Based on the opera La bohème, Rent is a musical that manages to make living in poverty in New York City and dying of AIDS look like great fun.
The characters in this movie are all dirt poor and yet they go to bars, where they sing and dance on the tables, while drinking alcohol they can’t afford.
The plot revolves around an aspiring documentary maker named Mark and his plethora of impoverished friends. They’re all involved in various good works, for which apparently they’re unpaid.
Then, there’s Maureen and Mimi, who are the requisite love interests of someone or other. There are so many relationships in this film, you need a scorecard to keep track. In any case, they’re all incredibly cool and awesome people.
Naturally, it’s because they’re young. And to be young is to be pure in spirit. Unlike evil older people who sell out their values to make money, these young people live for the moment.
No matter what tragedy befalls them, the characters in Rent can come up with a catchy tune to deal with it.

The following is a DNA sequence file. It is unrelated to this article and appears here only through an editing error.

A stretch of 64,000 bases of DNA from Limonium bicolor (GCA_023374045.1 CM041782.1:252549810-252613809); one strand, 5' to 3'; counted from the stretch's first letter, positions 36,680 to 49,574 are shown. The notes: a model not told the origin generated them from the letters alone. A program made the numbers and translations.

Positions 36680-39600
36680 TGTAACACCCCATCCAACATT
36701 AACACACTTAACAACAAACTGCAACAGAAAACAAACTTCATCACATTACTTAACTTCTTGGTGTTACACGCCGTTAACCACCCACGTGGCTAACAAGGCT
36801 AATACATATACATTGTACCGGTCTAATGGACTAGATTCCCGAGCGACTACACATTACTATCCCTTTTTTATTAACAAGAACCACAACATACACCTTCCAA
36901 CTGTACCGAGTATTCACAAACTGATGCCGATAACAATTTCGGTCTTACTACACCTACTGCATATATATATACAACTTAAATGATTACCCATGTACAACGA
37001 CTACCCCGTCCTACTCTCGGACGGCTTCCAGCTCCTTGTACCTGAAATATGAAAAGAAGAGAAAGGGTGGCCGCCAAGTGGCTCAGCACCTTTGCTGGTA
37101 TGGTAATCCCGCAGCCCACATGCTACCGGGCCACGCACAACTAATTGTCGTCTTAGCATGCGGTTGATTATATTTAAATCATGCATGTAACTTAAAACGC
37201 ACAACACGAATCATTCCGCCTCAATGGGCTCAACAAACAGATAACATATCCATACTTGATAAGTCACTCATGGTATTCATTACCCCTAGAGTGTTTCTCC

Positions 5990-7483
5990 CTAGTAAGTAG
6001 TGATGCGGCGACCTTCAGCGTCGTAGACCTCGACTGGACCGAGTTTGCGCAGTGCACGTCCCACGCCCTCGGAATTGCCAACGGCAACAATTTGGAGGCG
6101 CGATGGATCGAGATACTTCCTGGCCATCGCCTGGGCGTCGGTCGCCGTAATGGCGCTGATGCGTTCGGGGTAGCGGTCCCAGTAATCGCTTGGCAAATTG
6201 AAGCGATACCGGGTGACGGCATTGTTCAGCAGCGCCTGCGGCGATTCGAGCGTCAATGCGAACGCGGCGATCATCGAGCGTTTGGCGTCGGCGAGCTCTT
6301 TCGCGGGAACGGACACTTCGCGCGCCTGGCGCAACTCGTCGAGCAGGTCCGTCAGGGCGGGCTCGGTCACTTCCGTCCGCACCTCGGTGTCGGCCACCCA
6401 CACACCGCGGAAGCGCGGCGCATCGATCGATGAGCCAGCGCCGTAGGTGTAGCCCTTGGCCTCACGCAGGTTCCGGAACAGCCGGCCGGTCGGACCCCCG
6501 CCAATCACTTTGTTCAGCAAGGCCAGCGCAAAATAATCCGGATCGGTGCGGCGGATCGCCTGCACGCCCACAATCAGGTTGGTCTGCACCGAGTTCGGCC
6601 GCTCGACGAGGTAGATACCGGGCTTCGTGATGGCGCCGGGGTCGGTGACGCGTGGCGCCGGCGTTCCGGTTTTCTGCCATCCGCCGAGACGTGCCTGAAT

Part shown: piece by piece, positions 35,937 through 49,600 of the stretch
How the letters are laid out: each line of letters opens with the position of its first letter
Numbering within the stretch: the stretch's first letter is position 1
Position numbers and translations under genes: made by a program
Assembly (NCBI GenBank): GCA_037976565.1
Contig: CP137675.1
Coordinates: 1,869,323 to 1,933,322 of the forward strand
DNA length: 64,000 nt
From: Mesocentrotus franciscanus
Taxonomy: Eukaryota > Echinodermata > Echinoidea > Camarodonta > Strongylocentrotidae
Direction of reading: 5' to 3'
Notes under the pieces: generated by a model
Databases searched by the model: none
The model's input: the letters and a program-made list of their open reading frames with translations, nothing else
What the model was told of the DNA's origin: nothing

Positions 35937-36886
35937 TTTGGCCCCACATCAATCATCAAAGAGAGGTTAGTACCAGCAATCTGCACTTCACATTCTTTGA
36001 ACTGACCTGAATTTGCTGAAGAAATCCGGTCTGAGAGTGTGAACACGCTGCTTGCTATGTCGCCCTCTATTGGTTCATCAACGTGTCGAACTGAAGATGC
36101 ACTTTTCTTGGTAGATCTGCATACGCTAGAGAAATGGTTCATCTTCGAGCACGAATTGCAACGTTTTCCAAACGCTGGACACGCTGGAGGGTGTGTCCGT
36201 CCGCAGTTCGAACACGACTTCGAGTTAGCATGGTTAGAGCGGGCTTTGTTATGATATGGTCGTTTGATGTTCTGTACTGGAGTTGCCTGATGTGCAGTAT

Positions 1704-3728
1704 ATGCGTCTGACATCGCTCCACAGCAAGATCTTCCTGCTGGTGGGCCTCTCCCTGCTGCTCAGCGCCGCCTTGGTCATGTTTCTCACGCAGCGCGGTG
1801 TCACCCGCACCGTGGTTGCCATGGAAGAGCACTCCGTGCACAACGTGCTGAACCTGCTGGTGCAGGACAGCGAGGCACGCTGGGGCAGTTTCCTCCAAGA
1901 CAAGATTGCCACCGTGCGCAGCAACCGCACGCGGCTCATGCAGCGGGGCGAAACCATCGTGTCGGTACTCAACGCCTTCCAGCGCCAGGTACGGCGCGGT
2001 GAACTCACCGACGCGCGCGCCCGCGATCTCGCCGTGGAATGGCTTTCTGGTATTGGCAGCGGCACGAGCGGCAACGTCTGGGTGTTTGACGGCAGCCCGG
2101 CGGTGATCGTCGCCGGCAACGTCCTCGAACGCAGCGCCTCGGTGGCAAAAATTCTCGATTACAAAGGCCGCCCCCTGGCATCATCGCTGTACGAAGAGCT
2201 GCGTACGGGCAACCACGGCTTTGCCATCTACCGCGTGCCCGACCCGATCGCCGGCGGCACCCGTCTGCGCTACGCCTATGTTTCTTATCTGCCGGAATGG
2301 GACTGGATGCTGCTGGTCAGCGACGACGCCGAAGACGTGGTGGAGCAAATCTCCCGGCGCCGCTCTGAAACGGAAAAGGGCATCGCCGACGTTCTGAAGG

Unencumbered by bosses, jobs, mortgages, marriages, children, and other bothersome things, the Bohemian Rent-ers need only belt out a song and dance around, while dressed in fashionably shabby clothes, that look suspiciously clean and would probably cost a fortune, since their very shabbiness renders them chic, to dispel all their cares and problems.
In the end, a guy named Angel (of course, what else would he be called?) dies of AIDS. Then, Mimi also dies, but then she doesn’t. She comes back to life, claiming that Angel told her to return to the living. It’s like one of those horror movies, where the dead spring back to life, except everyone watches Mark’s documentary and they sing a song about how there’s “no day but today” or, perhaps, “no business like show business.” Whatever.
In fairness, I have to add that the topic is … well … topical and that the songs are moving. It’s a Hollywood movie — what do you want? 🙂
So, despite the total lack of believability, the film is a bit of frivolous fun, with a thought-provoking undercurrent. I suppose it deserves at least a so-so rating.